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Team Fernando-Pessa at SemEval-2019 Task 4: Back to Basics in Hyperpartisan News Detection
André Cruz | Gil Rocha | Rui Sousa-Silva | Henrique Lopes Cardoso
Proceedings of the 13th International Workshop on Semantic Evaluation

This paper describes our submission to the SemEval 2019 Hyperpartisan News Detection task. Our system aims for a linguistics-based document classification from a minimal set of interpretable features, while maintaining good performance. To this goal, we follow a feature-based approach and perform several experiments with different machine learning classifiers. Additionally, we explore feature importances and distributions among the two classes. On the main task, our model achieved an accuracy of 71.7%, which was improved after the task’s end to 72.9%. We also participate on the meta-learning sub-task, for classifying documents with the binary classifications of all submitted systems as input, achieving an accuracy of 89.9%.


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Cross-Lingual Argumentative Relation Identification: from English to Portuguese
Gil Rocha | Christian Stab | Henrique Lopes Cardoso | Iryna Gurevych
Proceedings of the 5th Workshop on Argument Mining

Argument mining aims to detect and identify argument structures from textual resources. In this paper, we aim to address the task of argumentative relation identification, a subtask of argument mining, for which several approaches have been recently proposed in a monolingual setting. To overcome the lack of annotated resources in less-resourced languages, we present the first attempt to address this subtask in a cross-lingual setting. We compare two standard strategies for cross-language learning, namely: projection and direct-transfer. Experimental results show that by using unsupervised language adaptation the proposed approaches perform at a competitive level when compared with fully-supervised in-language learning settings.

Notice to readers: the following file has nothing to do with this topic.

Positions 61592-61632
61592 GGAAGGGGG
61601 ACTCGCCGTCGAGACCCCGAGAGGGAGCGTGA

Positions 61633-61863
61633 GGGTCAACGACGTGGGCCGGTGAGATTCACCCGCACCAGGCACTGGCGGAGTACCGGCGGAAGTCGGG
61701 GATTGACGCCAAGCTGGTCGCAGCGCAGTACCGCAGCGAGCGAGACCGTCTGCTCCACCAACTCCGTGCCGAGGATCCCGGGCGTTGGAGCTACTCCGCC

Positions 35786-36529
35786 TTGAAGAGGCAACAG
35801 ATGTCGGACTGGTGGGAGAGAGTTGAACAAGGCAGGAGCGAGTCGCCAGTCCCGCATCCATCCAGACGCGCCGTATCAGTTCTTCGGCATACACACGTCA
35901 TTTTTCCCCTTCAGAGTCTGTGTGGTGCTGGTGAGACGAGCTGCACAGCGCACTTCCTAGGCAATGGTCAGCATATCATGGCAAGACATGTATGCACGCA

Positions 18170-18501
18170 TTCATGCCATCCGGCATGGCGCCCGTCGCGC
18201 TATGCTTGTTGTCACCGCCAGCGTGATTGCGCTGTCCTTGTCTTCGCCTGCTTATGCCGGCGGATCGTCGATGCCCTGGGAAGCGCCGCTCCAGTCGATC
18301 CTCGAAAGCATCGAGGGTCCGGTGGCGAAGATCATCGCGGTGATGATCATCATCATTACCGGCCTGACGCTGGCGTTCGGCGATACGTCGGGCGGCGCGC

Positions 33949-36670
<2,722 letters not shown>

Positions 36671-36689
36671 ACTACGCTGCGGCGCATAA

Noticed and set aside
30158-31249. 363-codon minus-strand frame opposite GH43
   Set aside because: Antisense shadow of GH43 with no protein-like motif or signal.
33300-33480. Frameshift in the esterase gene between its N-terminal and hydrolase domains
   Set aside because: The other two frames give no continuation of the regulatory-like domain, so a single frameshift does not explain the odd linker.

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DeFactoNLP: Fact Verification using Entity Recognition, TFIDF Vector Comparison and Decomposable Attention
Aniketh Janardhan Reddy | Gil Rocha | Diego Esteves
Proceedings of the First Workshop on Fact Extraction and VERification (FEVER)

In this paper, we describe DeFactoNLP, the system we designed for the FEVER 2018 Shared Task. The aim of this task was to conceive a system that can not only automatically assess the veracity of a claim but also retrieve evidence supporting this assessment from Wikipedia. In our approach, the Wikipedia documents whose Term Frequency-Inverse Document Frequency (TFIDF) vectors are most similar to the vector of the claim and those documents whose names are similar to those of the named entities (NEs) mentioned in the claim are identified as the documents which might contain evidence. The sentences in these documents are then supplied to a textual entailment recognition module. This module calculates the probability of each sentence supporting the claim, contradicting the claim or not providing any relevant information to assess the veracity of the claim. Various features computed using these probabilities are finally used by a Random Forest classifier to determine the overall truthfulness of the claim. The sentences which support this classification are returned as evidence. Our approach achieved a 0.4277 evidence F1-score, a 0.5136 label accuracy and a 0.3833 FEVER score.